“The idea was to create two paired pieces to generate a new dialogue that’s founded upon the traditions of the past,” said Brain. “The pairing allows the audience to explore the major themes of these works: betrayal, idealism, man’s desires turning to violence. These themes have been with us for a very long time.”
These productions also showcase the first all-black cast in the Acting Company’s history. “It’s a very broadening experience,” said Shaffer. “It shakes away any perception roles have to be played by the same cultural background, and the actors’ abilities and versatility.” Shaffer said that women also take on the male roles in Julius Caesar.
The Acting Company’s production of the Greek drama also breaks the stereotypes of what we’re used to seeing in textbooks or paintings. “These are all of our stories in some ways,” said Brain. “We make these stories acceptable, about us.”
Brain said he has worked paring down Shakespearean plays for years. He feels that theater performances should be either 90 minutes or six hours in length in order to do justice to a play.
Gardley was unavailable for an interview. In a provided statement, he said, “Malcolm X’s story, his life, his speeches, his eyes, the cadence of his voice and his brutal assassination haunts me. His life, for me, feels only half-told.” He also gave credit to movie director Spike Lee’s 1992 Malcolm X biopic. “Few have written or dramatized how, why and who really killed him.”
Gardley’s parents noted that the 1960s was a very fearful time. More than 50 years later, there is another surge of sociopolitical fear that has been bred out of a tumultuous election.
“I am naturally obsessed with this moment in our history. The period has a particular significance because of the current state of affairs,” says Gardley. “This election year, for the first time in a long time, many are genuinely afraid of where the country is headed.
Fear and action leads to death. Julius Caesar and Malcolm X, both charismatic and well-spoken individuals in their own right, met their demises in almost similar methods — at the hands of those they served.
The human rights leader, born Malcolm Little, later changed his name to el-Hajj Malik el-Shabazz. He eventually left the Nation of Islam in 1964 due to qualms against its leader, Elijah Muhammad, because he felt Muhammad was giving Islam a bad name, lacking integrity amid accusations of extramarital affairs. Irritated NOI members assassinated Malcolm X in 1965.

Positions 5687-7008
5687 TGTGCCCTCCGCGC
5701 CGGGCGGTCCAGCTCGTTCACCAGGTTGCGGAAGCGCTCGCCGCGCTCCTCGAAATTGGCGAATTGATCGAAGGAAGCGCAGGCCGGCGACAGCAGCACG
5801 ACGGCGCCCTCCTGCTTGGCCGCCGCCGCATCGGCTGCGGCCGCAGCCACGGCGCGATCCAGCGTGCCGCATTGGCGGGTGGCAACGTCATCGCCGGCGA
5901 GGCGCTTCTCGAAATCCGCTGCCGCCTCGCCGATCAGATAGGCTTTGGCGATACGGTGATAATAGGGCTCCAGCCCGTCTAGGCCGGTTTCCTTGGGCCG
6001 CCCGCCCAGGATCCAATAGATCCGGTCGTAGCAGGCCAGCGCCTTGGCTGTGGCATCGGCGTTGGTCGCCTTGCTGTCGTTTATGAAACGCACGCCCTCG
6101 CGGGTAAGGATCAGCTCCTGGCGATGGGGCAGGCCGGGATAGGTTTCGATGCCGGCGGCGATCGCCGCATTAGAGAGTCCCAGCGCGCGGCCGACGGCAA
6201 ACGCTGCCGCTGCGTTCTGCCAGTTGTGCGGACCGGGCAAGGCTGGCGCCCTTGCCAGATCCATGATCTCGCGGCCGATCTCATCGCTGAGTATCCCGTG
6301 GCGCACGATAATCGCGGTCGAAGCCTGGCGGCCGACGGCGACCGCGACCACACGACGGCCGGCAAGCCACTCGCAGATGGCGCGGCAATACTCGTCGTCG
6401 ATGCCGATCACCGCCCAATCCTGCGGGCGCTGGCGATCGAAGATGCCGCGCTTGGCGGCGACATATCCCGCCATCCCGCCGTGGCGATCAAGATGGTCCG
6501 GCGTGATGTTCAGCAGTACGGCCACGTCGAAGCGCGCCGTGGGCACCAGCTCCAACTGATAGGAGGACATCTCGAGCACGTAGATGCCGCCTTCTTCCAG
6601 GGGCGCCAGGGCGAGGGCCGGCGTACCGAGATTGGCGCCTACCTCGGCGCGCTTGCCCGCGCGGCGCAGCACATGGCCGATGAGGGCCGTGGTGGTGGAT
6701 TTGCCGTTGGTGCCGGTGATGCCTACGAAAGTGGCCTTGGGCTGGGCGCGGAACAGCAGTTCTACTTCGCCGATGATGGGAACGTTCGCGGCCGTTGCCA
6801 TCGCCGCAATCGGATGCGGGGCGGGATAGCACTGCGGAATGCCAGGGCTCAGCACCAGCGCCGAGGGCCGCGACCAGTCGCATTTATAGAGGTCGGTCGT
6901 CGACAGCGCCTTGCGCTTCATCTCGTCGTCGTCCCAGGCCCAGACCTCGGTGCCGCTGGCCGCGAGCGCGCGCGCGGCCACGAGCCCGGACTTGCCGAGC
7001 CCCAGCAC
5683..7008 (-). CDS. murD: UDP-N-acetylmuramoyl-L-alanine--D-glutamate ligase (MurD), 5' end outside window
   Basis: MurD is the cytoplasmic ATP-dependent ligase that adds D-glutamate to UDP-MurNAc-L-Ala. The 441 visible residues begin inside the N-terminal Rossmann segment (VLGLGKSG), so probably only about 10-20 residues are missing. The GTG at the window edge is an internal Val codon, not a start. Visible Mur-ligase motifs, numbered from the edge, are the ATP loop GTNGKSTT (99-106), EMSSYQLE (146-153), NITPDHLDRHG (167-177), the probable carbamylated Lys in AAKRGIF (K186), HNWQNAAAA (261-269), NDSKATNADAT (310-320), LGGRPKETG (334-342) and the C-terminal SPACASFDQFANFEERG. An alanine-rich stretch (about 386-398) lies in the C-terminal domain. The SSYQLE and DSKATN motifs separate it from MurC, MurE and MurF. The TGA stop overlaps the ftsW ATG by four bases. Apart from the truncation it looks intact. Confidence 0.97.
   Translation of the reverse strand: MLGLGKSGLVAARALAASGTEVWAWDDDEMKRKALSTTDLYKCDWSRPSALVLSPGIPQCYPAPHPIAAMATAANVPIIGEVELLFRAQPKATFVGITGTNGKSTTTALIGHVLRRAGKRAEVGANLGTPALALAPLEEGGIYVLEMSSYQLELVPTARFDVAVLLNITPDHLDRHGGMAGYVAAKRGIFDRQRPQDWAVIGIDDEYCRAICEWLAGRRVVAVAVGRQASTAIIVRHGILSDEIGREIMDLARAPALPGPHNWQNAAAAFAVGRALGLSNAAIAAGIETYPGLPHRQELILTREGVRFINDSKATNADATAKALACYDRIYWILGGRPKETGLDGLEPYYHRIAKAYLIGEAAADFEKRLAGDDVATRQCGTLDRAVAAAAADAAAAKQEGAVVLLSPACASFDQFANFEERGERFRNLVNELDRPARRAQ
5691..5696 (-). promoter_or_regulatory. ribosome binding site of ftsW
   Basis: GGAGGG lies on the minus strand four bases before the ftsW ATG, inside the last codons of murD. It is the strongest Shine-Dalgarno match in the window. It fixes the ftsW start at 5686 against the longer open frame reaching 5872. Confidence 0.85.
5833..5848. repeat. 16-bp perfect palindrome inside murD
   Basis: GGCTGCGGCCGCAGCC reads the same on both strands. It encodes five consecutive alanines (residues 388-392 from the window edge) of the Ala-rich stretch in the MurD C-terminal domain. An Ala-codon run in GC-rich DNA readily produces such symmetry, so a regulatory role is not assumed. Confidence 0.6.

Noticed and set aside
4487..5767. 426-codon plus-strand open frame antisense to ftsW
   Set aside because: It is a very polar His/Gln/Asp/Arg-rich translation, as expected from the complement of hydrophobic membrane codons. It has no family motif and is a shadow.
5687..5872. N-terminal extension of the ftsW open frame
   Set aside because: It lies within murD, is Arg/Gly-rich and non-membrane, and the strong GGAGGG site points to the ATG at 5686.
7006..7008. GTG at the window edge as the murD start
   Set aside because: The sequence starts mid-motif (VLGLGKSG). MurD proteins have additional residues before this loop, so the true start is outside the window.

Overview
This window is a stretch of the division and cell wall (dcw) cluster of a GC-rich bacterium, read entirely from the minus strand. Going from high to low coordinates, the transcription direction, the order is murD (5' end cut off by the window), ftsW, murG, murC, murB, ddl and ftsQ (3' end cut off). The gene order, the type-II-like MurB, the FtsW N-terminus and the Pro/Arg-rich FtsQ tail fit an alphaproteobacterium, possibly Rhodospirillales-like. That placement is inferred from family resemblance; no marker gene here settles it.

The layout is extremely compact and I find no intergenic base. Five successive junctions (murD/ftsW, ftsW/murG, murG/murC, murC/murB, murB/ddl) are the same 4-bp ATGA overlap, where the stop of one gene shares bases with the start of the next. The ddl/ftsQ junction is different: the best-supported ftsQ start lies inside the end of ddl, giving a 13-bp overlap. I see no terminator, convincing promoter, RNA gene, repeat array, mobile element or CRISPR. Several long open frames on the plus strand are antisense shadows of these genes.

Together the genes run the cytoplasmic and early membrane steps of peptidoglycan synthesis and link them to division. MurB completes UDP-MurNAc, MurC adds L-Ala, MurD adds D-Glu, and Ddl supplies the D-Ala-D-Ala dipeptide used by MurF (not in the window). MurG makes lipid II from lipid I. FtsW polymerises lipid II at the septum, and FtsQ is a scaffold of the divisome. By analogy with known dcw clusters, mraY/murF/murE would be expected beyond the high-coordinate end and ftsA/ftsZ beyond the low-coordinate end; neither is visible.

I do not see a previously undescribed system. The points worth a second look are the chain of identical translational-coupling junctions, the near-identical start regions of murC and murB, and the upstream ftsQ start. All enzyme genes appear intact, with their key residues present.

Julius Caesar was also addressing people when his assailants jumped him. The Greek ruler was warned of the Ides of March in 44 B.C., the day when his senate pummeled and stabbed him to death. Cue the infamous line, “Et tu, Brute?” as the dictator’s supposed final words upon realizing his confidant Brutus was behind the conspiracy.
“Both dramas are as much about the assassination of character as they are about the murder of a body,” said Gardley. “Both stories have premonitions and tense political climates, and both based upon the lives of real leaders.”
The audience also has an opportunity to participate, since they are the judge and jury to determine who is right and who is wrong. Both directors also appreciate that high school students are taking the time to witness plays about notable real-life people.
“The plays are very topical for where we are right now, especially with exploring leadership,” said Belknap. “Giving audiences the option to see plays in repertory offers them to see things from two different vantage points.”
“Some may say these two are good, some may say they are tyrants,” said Brain. “And yet they are human. We’re giving audience members an experience where they can question these labels and themselves.”
Julius Caesar will be performed Monday, March 27, 7:30 p.m., and X: Or, Betty Shabazz v. The Nation takes the stage Tuesday, March 28, 7:30 p.m., at SUNY Oswego’s Waterman Theater, Tyler Hall, 7060 Route 104, Oswego. Tickets are $20.
Julius Caesar then moves over for a performance at Le Moyne College’s Coyne Center for the Performing Arts, 1419 Salt Springs Road, Thursday, March 30, 8 p.m., followed by X: Or, Betty Shabazz v. The Nation Friday, March 31, 8 p.m. Call 445-4200 for ticket information.
Hamilton College, 198 College Hill Road, Clinton, wraps the Acting Company’s repertory run with X: Or, Betty Shabazz v. The Nation Saturday, April 1, 7:30 p.m., and Julius Caesar, Sunday, April 2, 2 p.m., at Wellin Hall’s Schambach Center. Tickets are $20. For more information on all performances, visit cnyarts.org.